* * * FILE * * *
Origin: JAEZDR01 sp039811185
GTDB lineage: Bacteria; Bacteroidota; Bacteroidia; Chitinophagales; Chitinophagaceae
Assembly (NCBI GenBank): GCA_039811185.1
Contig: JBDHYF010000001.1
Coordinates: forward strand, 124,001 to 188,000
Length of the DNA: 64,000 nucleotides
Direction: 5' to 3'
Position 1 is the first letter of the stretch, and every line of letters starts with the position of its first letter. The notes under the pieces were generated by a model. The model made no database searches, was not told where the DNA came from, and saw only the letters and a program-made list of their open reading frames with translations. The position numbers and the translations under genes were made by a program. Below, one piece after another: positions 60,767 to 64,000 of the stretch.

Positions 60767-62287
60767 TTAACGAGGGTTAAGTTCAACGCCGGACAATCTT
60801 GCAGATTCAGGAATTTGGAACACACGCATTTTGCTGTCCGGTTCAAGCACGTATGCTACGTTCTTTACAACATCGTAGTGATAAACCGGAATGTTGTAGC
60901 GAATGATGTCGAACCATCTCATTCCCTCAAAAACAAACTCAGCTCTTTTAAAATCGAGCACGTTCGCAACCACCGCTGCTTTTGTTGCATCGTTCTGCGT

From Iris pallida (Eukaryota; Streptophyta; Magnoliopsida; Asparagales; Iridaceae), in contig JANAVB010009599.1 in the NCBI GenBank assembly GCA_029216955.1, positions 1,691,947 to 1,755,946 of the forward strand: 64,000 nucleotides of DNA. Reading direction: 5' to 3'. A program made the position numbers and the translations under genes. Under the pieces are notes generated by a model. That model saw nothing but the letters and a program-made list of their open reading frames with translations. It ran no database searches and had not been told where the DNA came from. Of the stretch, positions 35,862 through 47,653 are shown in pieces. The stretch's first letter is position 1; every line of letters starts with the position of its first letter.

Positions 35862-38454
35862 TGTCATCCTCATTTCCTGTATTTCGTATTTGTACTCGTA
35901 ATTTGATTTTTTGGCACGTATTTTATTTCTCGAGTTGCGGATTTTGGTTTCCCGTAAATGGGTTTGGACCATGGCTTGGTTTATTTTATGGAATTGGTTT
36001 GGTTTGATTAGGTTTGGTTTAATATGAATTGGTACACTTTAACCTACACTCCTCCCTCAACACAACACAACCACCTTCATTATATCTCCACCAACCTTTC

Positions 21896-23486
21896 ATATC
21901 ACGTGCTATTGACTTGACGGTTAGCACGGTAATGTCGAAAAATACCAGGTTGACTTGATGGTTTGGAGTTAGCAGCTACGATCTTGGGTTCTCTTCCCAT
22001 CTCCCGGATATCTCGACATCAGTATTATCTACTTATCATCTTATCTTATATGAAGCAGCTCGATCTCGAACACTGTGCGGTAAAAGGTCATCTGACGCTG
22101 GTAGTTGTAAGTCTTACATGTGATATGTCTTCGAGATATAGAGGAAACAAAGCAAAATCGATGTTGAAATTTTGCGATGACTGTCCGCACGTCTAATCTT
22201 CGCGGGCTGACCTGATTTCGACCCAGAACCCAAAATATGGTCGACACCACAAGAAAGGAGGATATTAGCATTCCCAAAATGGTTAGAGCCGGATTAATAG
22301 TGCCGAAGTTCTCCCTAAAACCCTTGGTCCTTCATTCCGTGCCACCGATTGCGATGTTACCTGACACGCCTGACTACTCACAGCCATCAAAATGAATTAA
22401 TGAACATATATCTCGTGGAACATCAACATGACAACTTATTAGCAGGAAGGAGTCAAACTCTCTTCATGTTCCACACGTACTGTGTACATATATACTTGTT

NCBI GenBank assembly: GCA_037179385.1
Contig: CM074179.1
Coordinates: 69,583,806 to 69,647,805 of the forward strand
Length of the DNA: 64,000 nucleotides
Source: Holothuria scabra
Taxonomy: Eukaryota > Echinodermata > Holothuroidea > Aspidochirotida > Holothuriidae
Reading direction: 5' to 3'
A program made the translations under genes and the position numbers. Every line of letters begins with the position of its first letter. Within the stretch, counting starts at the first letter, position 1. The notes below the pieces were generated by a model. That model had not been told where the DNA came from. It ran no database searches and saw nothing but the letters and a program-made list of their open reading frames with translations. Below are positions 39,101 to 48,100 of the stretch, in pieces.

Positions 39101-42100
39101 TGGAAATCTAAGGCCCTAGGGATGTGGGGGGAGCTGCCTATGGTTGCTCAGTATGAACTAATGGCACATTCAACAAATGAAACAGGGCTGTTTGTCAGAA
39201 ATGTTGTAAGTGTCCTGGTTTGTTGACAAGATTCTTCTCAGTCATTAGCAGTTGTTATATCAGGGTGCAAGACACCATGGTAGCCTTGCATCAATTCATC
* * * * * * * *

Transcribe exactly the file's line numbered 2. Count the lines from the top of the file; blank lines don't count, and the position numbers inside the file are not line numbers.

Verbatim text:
GTDB lineage: Bacteria; Bacteroidota; Bacteroidia; Chitinophagales; Chitinophagaceae